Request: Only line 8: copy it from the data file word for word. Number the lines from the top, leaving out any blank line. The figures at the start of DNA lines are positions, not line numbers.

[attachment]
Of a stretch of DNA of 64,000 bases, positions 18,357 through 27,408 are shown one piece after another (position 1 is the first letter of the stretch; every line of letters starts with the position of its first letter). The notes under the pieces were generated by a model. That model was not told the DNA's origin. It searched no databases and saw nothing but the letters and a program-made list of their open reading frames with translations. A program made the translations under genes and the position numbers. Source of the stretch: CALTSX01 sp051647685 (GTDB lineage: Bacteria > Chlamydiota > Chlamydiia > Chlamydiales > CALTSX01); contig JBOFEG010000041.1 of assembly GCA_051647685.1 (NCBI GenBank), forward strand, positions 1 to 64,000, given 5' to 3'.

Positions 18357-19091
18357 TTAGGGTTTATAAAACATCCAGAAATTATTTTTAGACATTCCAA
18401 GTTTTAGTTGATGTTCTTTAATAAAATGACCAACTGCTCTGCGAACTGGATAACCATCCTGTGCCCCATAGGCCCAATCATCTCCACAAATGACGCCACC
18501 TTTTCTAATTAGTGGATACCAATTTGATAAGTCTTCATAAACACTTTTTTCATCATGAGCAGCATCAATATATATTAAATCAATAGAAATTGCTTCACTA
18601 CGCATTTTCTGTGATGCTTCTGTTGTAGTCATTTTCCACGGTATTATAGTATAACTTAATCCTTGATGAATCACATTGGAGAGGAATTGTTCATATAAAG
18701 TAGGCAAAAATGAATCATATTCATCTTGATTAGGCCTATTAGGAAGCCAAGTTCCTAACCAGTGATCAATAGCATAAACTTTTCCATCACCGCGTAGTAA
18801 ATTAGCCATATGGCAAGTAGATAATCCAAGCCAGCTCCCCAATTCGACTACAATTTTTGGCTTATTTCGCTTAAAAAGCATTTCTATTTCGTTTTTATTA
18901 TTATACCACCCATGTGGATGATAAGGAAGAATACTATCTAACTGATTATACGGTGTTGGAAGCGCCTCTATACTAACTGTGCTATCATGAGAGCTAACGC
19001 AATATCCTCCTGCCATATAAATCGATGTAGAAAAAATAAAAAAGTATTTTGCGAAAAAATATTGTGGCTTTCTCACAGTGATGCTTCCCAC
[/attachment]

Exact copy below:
18801 ATTAGCCATATGGCAAGTAGATAATCCAAGCCAGCTCCCCAATTCGACTACAATTTTTGGCTTATTTCGCTTAAAAAGCATTTCTATTTCGTTTTTATTA